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Old 02-11-2014, 07:38 PM
 
Location: Boulder Creek, CA
9,197 posts, read 14,993,806 times
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Quote:
Originally Posted by zitsky View Post
But man, we're just gettin in touch with the universe and trying to create world peace. Those techies man, they just care about money and workin for the big, evil corporations.
Bingo!
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Old 02-11-2014, 11:47 PM
 
1,196 posts, read 1,654,284 times
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Quote:
Originally Posted by ilkhd2 View Post
Many San Francisco "techies" are not really "techies" anyway: new wave of Web based startups are not really high-tech.
Also, being a programmer myself, I, surprisingly, do not like "techies": many, many people with CS degree have serious problems in the department of history, art and literature, which makes them unable to understand social consequences of their decisions and insensitive in general. I worked with brilliant developers yet one of them thought that Yugoslavia was part of USSR, another thought that Nazi swastika is a derivative of Christian cross, third did not know who is Susan Sarandon - and you expect these people to care about schools for poor and side effects of gentrification?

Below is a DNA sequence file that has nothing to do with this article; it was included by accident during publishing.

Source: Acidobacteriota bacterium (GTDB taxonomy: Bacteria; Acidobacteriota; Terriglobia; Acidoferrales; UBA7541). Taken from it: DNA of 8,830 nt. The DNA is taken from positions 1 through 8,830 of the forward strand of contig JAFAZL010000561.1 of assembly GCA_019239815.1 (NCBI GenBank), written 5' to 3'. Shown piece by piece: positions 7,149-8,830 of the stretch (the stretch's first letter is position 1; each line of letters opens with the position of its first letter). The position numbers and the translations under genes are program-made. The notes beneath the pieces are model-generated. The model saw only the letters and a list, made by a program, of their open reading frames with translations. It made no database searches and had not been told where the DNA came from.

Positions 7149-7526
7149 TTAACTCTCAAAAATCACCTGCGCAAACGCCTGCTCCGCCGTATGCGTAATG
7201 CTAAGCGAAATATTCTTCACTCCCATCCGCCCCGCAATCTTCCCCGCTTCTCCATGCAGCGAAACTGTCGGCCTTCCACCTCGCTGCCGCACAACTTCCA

I get the concern over not knowing/caring about Yugoslavia and the Nazi swastika, but Susan Sarandon?

Last edited by Wolfpacker; 02-12-2014 at 12:19 AM..
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Old 02-12-2014, 12:07 AM
 
Location: Oakland, CA
1,148 posts, read 2,739,685 times
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I think the problem with the techies' lack of social skills is due to the fact that a lot of them are introverts by nature or perhaps even lie somewhere on the autism spectrum. The way their brain is wired has allowed them to succeed in programming but fail socially. That is the genotype that is succeeding in current times. If you have an extreme talent in computer programming/engineering then you will make big $$ and end up in the upper echelon. So yes, geeks will end up ruling the world. We don't like them because of their lack of social/community connection. We want people who are much more engaging and charming. They are the new bourgeoisie but without the aristocratic class, grace, and noblesse oblige.
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Old 02-12-2014, 12:18 AM
 
1,196 posts, read 1,654,284 times
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Quote:
Originally Posted by mini_cute View Post